NAAR-funded researcher Dr. Peter Scheiffele, of Columbia University's Center for Neurobiology and Behavior, has recently co-authored a study focusing on neuronal circuitry and the development of autism.
The study, "Disorder-Associated Mutations Lead to Functional Inactivation of Neuroligins," was recently published in the online version of Human Molecular Genetics. The study suggests that previously identified mutations in neuroligin genes are likely to be relevant for neurodevelopmental defects in autism spectrum disorders and mental retardation since they impair the function of a synaptic cell adhesion molecule.
In 2003, Dr. Scheiffele was awarded a two-year $119,998 grant for his pilot study, Frequency and Functional Characterization of Neuroligin Mutations.
"The research support from NAAR allowed us to investigate directly how mutations in neuroligin genes might affect the function of neuroligin proteins during the development of the nervous system," said Dr. Scheiffele. "We are extremely grateful for the support from NAAR that made this work possible."
It has been proposed that alterations in neuronal circuitry are responsible for the development of autistic disorders. However, the cellular basis of such alterations is unknown.
Dr. Scheiffele's laboratory has studied the molecular mechanisms of neuronal circuit formation during normal development of the brain. In these studies, Dr. Scheiffele and his team have discovered that a family of neuronal receptors called neuroligins has an activity that promotes the formation of connections between nerve cells. Last year, a human genetics study carried out by another research group identified mutations in these neuroligin proteins in patients with autism-spectrum disorders.
In collaboration with Dr. Lorraine Clark, a human geneticist at Columbia University, Dr. Scheiffele's team observed that the mutated neuroligin proteins that are found in patients with autism spectrum disorders loose their ability to stimulate the formation of neuronal connections.
"Our findings provide a cellular basis for the neurodevelopmental defects in autistic patients and highlight the relevance of perturbed neuronal connectivity for this disorder," said Dr. Scheiffele.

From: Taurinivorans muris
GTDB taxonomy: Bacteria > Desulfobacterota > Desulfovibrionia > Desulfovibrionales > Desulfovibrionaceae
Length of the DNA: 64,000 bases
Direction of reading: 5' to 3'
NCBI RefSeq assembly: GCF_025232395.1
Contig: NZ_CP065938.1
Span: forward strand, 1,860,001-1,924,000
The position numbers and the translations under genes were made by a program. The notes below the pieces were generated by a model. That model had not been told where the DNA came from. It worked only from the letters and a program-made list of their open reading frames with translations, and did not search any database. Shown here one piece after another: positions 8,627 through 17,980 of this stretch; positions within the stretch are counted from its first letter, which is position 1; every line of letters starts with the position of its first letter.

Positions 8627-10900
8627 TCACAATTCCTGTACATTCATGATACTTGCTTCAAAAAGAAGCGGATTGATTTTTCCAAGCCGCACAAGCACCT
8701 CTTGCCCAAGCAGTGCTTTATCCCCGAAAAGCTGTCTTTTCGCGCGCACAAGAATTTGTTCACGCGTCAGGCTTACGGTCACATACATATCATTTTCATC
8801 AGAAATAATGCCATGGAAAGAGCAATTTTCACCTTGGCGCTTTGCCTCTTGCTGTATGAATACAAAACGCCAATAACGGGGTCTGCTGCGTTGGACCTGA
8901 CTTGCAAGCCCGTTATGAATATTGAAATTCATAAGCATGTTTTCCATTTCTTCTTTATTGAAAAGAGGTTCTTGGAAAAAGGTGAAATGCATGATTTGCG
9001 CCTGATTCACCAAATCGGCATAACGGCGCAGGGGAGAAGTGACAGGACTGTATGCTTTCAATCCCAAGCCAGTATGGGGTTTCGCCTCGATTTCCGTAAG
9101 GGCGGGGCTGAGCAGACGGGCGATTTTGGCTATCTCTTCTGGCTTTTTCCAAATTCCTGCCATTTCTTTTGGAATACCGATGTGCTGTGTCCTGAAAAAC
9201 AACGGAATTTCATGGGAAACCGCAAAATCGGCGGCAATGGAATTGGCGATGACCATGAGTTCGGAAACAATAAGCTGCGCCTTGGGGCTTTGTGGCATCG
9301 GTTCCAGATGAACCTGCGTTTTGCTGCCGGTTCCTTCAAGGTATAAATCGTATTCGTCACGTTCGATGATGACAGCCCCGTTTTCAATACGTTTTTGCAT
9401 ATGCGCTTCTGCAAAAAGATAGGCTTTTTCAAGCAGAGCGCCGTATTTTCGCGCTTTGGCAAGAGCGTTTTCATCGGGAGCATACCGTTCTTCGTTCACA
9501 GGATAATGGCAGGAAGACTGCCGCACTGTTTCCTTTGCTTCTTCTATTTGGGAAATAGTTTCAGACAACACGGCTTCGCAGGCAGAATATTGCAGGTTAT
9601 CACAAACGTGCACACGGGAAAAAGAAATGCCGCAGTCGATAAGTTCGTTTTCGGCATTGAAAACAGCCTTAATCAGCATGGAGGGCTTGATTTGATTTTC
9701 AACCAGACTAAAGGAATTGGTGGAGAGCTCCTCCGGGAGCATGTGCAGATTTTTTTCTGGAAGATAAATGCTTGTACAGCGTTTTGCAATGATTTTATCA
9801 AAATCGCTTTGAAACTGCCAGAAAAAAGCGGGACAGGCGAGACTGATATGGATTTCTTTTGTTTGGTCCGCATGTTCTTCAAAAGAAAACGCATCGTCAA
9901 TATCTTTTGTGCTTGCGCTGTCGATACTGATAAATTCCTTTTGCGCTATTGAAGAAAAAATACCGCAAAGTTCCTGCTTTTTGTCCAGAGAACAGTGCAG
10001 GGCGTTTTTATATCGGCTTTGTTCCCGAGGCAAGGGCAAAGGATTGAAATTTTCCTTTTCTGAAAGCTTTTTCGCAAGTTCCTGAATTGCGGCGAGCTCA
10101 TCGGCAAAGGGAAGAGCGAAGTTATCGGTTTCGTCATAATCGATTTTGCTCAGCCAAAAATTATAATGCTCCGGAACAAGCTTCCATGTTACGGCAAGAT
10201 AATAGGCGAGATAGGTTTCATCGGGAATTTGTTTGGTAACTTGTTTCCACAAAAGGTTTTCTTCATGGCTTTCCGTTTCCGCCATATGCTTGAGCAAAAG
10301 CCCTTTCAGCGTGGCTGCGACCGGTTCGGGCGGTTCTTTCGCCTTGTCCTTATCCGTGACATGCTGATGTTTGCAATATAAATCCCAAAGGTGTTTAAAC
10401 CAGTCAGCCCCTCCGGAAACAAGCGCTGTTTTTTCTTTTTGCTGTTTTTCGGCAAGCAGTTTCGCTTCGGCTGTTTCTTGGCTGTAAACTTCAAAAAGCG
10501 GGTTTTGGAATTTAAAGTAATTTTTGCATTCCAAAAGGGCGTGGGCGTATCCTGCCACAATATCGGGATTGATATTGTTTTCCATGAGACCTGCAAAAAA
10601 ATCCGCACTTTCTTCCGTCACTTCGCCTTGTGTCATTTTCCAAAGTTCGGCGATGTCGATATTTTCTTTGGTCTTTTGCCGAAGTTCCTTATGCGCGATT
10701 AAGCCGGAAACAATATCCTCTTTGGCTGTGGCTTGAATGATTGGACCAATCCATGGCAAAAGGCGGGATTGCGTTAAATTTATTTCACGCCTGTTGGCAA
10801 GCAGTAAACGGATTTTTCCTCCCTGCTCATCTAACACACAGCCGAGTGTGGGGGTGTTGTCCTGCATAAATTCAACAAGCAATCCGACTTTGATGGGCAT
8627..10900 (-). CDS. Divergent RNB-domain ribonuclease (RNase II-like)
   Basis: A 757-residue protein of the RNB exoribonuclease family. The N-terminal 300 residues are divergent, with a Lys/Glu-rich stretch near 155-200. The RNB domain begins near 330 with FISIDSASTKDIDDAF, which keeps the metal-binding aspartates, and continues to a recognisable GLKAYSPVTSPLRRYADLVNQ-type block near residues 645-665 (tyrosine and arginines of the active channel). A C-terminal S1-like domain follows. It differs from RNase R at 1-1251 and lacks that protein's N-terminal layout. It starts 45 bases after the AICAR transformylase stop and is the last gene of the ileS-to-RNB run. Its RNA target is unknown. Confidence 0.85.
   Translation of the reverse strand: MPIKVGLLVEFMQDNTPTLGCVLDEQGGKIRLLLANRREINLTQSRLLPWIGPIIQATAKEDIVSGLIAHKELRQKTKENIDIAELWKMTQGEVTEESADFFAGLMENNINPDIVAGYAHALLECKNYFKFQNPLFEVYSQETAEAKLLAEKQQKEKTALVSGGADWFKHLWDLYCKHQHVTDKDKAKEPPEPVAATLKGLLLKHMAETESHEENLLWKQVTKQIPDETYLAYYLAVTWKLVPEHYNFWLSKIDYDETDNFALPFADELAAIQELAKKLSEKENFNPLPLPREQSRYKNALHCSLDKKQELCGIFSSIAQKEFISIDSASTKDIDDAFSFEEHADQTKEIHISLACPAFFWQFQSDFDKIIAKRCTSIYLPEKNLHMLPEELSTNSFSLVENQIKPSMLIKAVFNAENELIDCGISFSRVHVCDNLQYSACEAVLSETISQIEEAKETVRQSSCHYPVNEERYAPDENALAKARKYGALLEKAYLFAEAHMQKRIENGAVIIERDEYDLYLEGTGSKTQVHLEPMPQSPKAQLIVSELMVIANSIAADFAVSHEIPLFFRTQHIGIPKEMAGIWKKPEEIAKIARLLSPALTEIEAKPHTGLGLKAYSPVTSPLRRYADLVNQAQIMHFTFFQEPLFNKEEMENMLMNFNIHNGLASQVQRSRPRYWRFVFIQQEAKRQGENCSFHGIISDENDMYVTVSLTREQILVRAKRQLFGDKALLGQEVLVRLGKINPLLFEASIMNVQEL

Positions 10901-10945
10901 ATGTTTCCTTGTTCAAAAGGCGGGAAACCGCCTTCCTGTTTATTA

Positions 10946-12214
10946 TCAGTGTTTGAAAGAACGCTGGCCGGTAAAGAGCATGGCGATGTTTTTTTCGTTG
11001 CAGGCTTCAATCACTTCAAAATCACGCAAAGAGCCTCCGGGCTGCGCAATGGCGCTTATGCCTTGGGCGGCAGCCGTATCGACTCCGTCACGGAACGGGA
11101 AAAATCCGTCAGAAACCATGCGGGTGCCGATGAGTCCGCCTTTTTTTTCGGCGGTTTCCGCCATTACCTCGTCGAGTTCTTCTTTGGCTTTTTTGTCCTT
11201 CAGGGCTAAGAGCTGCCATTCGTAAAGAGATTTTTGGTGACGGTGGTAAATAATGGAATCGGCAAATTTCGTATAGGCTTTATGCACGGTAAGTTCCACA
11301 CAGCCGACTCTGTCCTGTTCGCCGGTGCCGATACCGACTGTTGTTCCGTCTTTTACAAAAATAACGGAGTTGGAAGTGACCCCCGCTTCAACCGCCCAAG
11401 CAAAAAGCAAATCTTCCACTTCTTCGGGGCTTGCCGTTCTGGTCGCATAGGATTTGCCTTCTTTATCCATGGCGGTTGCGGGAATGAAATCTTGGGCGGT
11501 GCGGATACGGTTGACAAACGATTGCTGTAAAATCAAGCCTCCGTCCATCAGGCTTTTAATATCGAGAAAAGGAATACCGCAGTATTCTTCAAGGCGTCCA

Dr. Scheiffele added that further work elucidating how circuit formation is controlled during normal brain development, especially with respect to the function of the neuroligin proteins, should therefore lead to strategies to restore normal neuronal connectivity and to reduce the neurodevelopmental defects in autism spectrum disorders in the future.
Below is the abstract of the study published in Human Molecular Genetics.
DISORDER-ASSOCIATED MUTATIONS LEAD TO FUNCTIONAL INACTIVATION OF NEUROLIGINS
Ben Chih, Shehla Khan Afridi, Lorraine Clark, Peter Scheiffele
Department of Physiology and Cellular Biophysics, Center for Neurobiology and Behavior, Columbia University, New York, NY (Chih and Sceiffele) Taub Institute, Department of Pathology, Columbia University, New York, NY (Afridi and Clark)
Autism is a neuro-developmental syndrome that affects 0.1-0.5% of the population. It has been proposed that alterations in neuronal circuitry and/or neuronal signaling are responsible for the behavioral and cognitive aberrations in autism patients. However, the cellular basis of such alterations is unknown. Recently, point mutations in a family of neuronal cell adhesion molecules called neuroligins have been linked to autism-spectrum disorders and mental retardation. We investigated the consequences of these disease-associated mutations on neuroligin function. We demonstrate that the point mutation in arginine 451 and a nonsense mutation at aspartate 396 of neuroligin-3 and -4, respectively, result in intracellular retention of the mutant proteins.
Over-expression of wild-type neuroligin-3 and -4 proteins in hippocampal neurons stimulates the formation of presynaptic terminals whereas the disease-associated mutations result in a loss of this synaptic function.
Our findings suggest that the previously identified mutations in neuroligin genes are likely to be relevant for the neurodevelopmental defects in autism-spectrum disorders and mental retardation since they impair the function of a synaptic cell adhesion molecule.